5th International Henryk Wieniawski Violin Competition
Poznań, 4-19 November 1967

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"Victoriuos Pole”, “Triumph of Polish School”, “Polish Violin...”; it was with such enthusiastic titles that newspapers summed up the fifth edition of the Wieniawski Competition. For the first time a Pole, the sixteen-year-old Piotr Janowski from Grudziądz, had won the event. Janowski studied with Irena Dubiska, a great artist of almost legendary stature. Though pleased with her student’s victory, the experienced teacher made a sober comment on his success: “There is still work for us to do [...], I believe Piotr realizes that”. We know that the player, who was soon to settle in America, and play in Poznań again only after 30 years, remembered the words of his Maestra very well. However, the pace of his life was probably too fast and too intensive. The artist died on 6 December 2008 in London at the age of 57. Neither did the remaining two Polish laureates: the 18-year-old Kaja Danczowska, who left Poznań with the 3rd Prize, and the 20-year-old Michał Grabarczyk, who walked away with the 6th. For a long time professors, both are still active on stage and in their classes at different Polish music academies. We also remember that the fifth edition opened with Paganini’s Concerto performed by Konstanty Andrzej Kulka, who had just won the Gold Medal Diploma at the famous German ARD Radio Competition in Munich. “I was so moved by his performance”, later said Henryk Szeryng, who debuted at the Wieniawski Competition as a member of the jury, “that I instantly sent a telegram to my agent to recommend him. I had not heard this talented a player in years...” “Why isn’t he competing in the Wieniawski Competition?“ asked some.

Deputy Chairman of the Jury, the Swiss composer Henri Gagnebin, then the President of the World Federation of International Music Competitions in Geneva, spared no compliments, either. He was amazed that as many as eleven Polish players entered the competition. “Very few countries can accomplish that. It shows the quality of Polish violin schooling, as well as the talent of the Polish nation”, he said in a press interview. It was also Grażyna Bacewicz, the head of the Competition Jury, who joined the chorus of admiration, partially also praising the competition organizers. “Had our team for the Wieniawski Competition been twice as numerous”, she said, “it would not have had a negative effect upon the event’s performance level...” However, when a journalist asked why so few international players took part in the competition, the composer came up with a very matter-of-fact diagnosis of the situation: “Above all, the Wieniawski Competitions must be more extensively promoted“, she stated. “Particularly in countries outside Europe this event remains practically unknown. Some of these countries, e.g. Japan, are traditionally interested in the Polish culture, and would most certainly take part in the competition. We also see a necessity for certain changes in the list of works to be selected by the candidates. Besides, competition programmes should be distributed by our cultural centres abroad at least two years before the event”.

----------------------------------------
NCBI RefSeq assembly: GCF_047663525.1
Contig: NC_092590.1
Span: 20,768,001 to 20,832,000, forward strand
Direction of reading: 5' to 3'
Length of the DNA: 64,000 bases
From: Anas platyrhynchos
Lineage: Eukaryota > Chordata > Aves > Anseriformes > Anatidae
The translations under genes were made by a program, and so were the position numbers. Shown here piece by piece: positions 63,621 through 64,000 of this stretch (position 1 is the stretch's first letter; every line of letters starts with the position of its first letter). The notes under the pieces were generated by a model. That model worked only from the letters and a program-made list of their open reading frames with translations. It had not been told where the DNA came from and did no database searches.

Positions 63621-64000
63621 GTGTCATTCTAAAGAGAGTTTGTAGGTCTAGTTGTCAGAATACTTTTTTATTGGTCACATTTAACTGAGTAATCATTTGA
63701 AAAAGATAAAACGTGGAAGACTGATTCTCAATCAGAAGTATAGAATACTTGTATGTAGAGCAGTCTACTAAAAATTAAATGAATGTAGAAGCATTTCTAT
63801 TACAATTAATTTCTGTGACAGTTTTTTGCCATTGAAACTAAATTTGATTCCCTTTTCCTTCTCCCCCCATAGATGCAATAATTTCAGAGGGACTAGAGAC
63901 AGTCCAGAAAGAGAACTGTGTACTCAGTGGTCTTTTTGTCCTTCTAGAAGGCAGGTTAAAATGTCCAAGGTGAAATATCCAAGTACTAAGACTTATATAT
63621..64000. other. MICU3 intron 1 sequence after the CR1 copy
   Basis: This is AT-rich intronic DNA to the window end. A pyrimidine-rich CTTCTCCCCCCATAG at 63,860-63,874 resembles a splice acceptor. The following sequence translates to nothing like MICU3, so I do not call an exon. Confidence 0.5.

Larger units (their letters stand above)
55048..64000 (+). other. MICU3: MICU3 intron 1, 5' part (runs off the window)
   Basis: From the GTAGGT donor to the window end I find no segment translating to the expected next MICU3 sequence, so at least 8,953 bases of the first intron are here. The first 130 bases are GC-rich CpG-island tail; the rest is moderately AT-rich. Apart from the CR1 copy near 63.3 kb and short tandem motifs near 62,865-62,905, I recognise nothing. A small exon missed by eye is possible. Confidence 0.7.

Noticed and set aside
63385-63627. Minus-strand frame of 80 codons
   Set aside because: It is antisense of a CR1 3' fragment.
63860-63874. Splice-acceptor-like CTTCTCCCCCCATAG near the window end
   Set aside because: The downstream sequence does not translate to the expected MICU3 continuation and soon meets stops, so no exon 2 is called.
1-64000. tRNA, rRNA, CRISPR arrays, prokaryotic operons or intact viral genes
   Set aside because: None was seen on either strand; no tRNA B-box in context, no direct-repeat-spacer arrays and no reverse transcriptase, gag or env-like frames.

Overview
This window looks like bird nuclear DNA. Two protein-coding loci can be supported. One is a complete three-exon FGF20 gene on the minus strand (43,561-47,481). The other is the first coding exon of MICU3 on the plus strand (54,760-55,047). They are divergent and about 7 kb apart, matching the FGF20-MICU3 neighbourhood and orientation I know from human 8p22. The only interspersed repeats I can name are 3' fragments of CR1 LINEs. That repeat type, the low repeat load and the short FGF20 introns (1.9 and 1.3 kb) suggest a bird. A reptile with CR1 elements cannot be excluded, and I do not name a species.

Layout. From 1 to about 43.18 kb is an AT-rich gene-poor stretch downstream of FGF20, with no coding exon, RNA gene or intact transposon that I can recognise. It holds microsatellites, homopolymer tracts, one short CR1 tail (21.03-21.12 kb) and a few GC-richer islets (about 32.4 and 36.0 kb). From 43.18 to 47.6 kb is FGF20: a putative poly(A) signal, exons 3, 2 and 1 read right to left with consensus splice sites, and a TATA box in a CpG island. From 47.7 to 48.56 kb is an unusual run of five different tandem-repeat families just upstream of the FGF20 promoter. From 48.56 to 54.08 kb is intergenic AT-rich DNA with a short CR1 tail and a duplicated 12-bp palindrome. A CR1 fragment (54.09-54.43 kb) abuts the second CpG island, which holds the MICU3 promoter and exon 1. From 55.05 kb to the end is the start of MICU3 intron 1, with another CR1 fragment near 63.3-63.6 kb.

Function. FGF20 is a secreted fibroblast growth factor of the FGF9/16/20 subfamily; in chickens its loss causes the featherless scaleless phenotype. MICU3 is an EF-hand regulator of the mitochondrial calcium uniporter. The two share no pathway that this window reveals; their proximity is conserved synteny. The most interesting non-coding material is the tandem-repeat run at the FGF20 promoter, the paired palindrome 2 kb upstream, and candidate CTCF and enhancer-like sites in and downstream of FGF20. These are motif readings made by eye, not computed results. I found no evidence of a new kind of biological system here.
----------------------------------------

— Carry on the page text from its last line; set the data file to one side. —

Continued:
“Indeed”, one might feel like saying. For a long time these words have been an obvious thing for the team of the Wieniawski Society of Poznañ, the organiser of the competition’s subsequent editions. Almost forty years ago this advice was taken to heart. It took some time, though, before one could see its effects.

source: R. Połczyński, Da Capo. 75 lat Międzynarodowych Konkursów im. Henryka Wieniawskiego

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  A poster of 5th edition of Wieniawski Violin Competition designed by Z. Bączyk.


Chairman: Grażyna Bacewicz (Poland)

Irena Dubiska (Poland)

Jean Fournier (France
Henri Gagnebin (Switzerland
Tibor Gašparek (Czechoslovakia)

Ionel Geanta (Roumunia)

Josef Gingold (USA)

Frederick Grinke (Great Britain)

Jurij Jankielewicz (USSR)

Emil Kamiłarow (Bulgaria)

Bela Katona (Hungary)

Egon Morbitzer (GDR
Remy Principe (Italy
Edward Statkiewicz (Poland
Henryk Szeryng ( Mexico)

Eugenia Umińska (Poland)

Tadeusz Wroński (Poland)

Grażyna Bacewicz - Przewodnicząca Jury oraz dwaj Wiceprzewodniczący- Henri Gagnebin (Szwajcaria) i Jurij Jankielewicz (ZSRR).jpg 184.22 kB Jury podczas pierwszego posiedzenia.jpg 199.03 kB Stół jurorów w auli. Młodzi zbieracze autografów pomnażają swoje kolekcje.jpg 227.92 kB


1st prize: Piotr JANOWSKI (Poland
2nd prize: Mikhail BEZVERKHNY (USSR
3rd prize: Kaja DANCZOWSKA (Poland
4th prize: Eduard TATEVOSIAN (USSR)

5th prize: Anatoli MELNIKOV (USSR)

6th prize: Michał GRABARCZYK (Poland), Mincho MINCHEV (Bulgaria)

Awards: Maria Brylanka (Poland); Ginka Giczkowa (Bulgaria); Małgorzata Błażejewska (Poland)

Piotr Janowski (Polska) - I nagroda.jpg 142.7 kB Michaił Bezwierchnyj (ZSRR) - II nagroda.jpg 221.2 kB Kaja Danczowska (Polska) - II nagroda.jpg 104.98 kB P. Janowski, K. Danczowska i M. Bezwierchnyj.jpg 327.45 kB Eduard Tatewosjan (ZSRR) - V nagroda.jpg 82.99 kB Anatolij Mielnikow (ZSRR) - V nagroda.jpg 105.72 kB Michał Grabarczyk (Polska) - VI nagroda.jpg 333.1 kB Minczo Minczev (Bułgaria) - VI nagroda.jpg 309.26 kB Maria Brylanka (Polska) - wyróżnienie.jpg 163.84 kB Ginka Giczkova (Bułgaria) - wyróżnienie.jpg 31.91 kB Małgorzata Błażejewska (Polska) - wyróżnienie.jpg 99.95 kB Jovan Kolundżija (Jugosławia) - dyplom uczestnictwa w II etapie z zaszczytną wzmianką.jpg 112.79 kB Quido Holbling (Czechosłowacja) - dyplom uczestnictwa w II etapie z zaszczytną wzmianką.jpg 70.07 kB